Many say that Nordstrom is one of the best when it comes to investing in technology. The high-end department store recently spurred controversy over a geo-fencing program that used shoppers' Wi-Fi phone signals to trace their movements around 17 of its stores.
"The Euclid technology was a test that came to its [planned] conclusion, and while we did hear from consumers, there was also misinformation about what the technology was," said Tara Darrow, a spokeswoman for Nordstrom. The company said the data gathered was for analytics and that there was no connection to security cameras—though that technology does exist.
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Tim Callan, chief marketing officer at RetailNext, said a number of companies are using the footage recorded by store surveillance cameras to glean insights about shoppers' behavior. This information can help retailers evaluate what products people like most and where those items should be shelved. It also can help managers gauge the effectiveness of marketing programs and even improve staff scheduling.
While some consumers are uncomfortable knowing their shopping habits are being tracked and analyzed, others say it's just the reality.
"It's like airport scanners—I think you get used to it," said Jane Wilson of Englewood Cliffs, N.J.
Fellow shopper Judy Bacigalupeo agreed, saying, "I don't think much is private anymore. As long as it's not affecting me personally, it's fine."
Ginny Parra felt differently, however. "Our privacy has been invaded too much," she said. "I don't agree with a lot of it. I think it's just too much information."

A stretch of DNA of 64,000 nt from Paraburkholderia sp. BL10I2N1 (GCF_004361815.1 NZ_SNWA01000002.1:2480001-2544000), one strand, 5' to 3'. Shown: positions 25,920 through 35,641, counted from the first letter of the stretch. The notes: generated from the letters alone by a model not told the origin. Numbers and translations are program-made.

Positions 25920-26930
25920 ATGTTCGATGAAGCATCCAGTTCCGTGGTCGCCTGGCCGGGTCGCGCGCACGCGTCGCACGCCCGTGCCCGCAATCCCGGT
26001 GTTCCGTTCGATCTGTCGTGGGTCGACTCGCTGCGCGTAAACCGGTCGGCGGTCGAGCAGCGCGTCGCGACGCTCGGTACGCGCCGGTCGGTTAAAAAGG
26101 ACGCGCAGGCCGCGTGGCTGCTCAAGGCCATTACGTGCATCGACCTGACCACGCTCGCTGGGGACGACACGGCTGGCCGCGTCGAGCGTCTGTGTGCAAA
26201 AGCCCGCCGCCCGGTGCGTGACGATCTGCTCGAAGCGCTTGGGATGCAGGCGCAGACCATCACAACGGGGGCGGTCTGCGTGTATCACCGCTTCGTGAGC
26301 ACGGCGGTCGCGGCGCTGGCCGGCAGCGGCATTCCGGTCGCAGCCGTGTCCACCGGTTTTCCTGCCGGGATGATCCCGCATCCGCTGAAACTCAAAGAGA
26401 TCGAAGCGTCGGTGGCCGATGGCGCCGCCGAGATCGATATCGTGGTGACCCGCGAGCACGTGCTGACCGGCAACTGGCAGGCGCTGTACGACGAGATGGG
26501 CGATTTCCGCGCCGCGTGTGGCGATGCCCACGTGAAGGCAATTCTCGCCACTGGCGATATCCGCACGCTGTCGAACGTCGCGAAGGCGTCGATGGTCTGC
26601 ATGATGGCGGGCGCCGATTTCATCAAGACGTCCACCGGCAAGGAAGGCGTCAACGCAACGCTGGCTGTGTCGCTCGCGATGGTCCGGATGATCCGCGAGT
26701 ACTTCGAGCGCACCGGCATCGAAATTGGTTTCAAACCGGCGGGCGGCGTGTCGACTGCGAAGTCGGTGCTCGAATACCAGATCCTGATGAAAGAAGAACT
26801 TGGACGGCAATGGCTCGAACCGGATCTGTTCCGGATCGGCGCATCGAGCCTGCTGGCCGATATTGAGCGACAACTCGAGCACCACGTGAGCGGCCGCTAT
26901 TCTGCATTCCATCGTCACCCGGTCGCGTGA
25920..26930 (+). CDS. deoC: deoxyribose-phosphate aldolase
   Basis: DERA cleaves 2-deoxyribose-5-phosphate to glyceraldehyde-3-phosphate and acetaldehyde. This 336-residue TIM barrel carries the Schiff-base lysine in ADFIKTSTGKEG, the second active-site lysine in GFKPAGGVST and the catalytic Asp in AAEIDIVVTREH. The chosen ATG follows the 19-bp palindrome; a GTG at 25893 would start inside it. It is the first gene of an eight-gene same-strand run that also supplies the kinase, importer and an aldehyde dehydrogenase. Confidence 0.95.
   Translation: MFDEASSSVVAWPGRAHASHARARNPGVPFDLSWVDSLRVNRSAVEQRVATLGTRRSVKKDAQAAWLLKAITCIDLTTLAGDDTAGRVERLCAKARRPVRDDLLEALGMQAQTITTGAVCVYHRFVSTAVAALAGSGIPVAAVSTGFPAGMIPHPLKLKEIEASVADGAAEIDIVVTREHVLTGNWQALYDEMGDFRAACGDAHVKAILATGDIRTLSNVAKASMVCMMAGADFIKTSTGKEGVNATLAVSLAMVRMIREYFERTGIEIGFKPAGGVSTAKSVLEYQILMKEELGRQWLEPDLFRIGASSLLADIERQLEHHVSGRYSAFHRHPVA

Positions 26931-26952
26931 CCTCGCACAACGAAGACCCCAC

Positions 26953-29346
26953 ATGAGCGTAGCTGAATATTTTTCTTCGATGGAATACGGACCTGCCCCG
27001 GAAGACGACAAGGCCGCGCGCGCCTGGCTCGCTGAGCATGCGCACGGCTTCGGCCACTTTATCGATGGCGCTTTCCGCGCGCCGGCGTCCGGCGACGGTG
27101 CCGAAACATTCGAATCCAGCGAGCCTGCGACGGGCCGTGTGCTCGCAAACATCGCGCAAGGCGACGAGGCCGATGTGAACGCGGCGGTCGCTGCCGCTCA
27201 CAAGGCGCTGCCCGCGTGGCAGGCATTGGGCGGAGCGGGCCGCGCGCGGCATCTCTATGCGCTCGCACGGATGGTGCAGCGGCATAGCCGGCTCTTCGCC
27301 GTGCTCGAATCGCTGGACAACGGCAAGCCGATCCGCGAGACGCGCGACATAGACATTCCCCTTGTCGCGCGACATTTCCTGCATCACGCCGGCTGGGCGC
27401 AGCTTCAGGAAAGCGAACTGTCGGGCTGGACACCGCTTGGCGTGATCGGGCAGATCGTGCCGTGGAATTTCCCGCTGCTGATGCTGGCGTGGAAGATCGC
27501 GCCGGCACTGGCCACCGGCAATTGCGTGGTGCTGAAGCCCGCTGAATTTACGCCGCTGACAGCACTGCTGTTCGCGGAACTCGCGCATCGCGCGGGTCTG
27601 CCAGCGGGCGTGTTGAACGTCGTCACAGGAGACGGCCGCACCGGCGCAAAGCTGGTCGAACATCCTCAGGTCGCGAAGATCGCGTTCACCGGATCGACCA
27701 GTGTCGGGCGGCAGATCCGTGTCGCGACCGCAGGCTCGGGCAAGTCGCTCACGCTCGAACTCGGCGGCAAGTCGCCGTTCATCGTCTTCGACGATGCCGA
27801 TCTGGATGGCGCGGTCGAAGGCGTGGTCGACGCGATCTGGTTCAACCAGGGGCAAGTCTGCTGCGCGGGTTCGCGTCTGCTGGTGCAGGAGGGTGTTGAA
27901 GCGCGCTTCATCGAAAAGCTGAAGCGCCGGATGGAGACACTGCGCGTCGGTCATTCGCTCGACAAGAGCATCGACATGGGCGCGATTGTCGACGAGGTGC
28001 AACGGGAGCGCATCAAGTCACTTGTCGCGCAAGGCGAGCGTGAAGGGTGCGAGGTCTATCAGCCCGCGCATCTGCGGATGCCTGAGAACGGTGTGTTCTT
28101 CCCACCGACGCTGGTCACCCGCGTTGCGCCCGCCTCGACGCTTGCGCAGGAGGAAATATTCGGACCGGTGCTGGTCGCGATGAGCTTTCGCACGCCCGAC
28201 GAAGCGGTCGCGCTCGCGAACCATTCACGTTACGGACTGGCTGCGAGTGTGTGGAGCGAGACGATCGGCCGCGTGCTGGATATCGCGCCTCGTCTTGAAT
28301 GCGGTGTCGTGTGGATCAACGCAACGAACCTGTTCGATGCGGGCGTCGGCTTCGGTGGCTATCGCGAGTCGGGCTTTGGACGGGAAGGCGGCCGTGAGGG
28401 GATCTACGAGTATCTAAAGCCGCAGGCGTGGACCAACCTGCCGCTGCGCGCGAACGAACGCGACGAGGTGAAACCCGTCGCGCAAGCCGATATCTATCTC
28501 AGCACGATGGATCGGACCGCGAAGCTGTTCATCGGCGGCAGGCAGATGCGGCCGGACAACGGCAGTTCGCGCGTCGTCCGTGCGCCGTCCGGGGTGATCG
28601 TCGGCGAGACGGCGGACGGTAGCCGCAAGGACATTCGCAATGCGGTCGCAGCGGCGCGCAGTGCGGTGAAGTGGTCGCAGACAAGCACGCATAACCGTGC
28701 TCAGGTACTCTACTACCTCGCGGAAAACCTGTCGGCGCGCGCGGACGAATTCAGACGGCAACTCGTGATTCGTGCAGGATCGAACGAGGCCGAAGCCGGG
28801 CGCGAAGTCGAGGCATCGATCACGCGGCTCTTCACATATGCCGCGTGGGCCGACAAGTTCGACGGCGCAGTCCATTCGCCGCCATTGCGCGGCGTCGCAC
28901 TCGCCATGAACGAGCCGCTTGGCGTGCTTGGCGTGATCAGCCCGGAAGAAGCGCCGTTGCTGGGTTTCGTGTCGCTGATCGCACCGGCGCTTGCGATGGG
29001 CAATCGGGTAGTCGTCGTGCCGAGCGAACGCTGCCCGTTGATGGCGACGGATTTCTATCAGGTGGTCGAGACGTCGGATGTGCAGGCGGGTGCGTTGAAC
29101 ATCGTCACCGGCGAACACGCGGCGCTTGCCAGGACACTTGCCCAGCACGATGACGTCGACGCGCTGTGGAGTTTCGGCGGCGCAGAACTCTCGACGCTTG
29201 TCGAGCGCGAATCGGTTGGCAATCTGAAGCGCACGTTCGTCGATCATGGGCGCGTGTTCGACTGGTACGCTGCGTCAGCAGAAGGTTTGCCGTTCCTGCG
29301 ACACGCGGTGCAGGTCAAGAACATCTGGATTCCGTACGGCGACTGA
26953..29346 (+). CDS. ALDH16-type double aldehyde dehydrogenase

Callan said, "Brick-and-mortar retailers have an opportunity to adopt the same kind of analytics that have been used by their e-commerce brethren for more than a decade to understand things like how many people are coming into stores, what products they engage with and ultimately how all that turns into sales at the register."
Schumacher at Booz Digital said, "A disproportionate amount of a retailer's revenue is usually controlled by the top 10 percent of its consumers, so developing an experience for those top 10 creates a migration to all the other segments within your customer base. It creates a better experience for consumers, plus more revenue and profit for the retailer."
Clients are getting measurable results from the data gathered by technology such as video tracking, Callan said.
"We routinely see that retailers can increase same-store sales by 10 percent or more based on what they learn from the analytics they put in their stores," he added.
And providing a better customer experience may be essential for discount retailers, which face major competition from e-commerce. Both Wal-Mart and Target have made strides with mobile apps and other in-store programs, Schumacher said.
Tinsley said Nordstrom likely dominates in fashion retailers that leverage technology, though she said also has been excited by recent developments out of Wal-Mart Labs, as well as Starbucks' strategies to reinvigorate the experience for its customers. It's not a coincidence that the financial performance of retailers that lead in technology often outstrips that of the competition.
"If you look at who's financially performing very well in the retail industry," she said," it's a tightly aligned list with who is adopting the technology in an experience-focused way."
—By CNBC's Courtney Reagan. Follow her on Twitter @CourtReagan.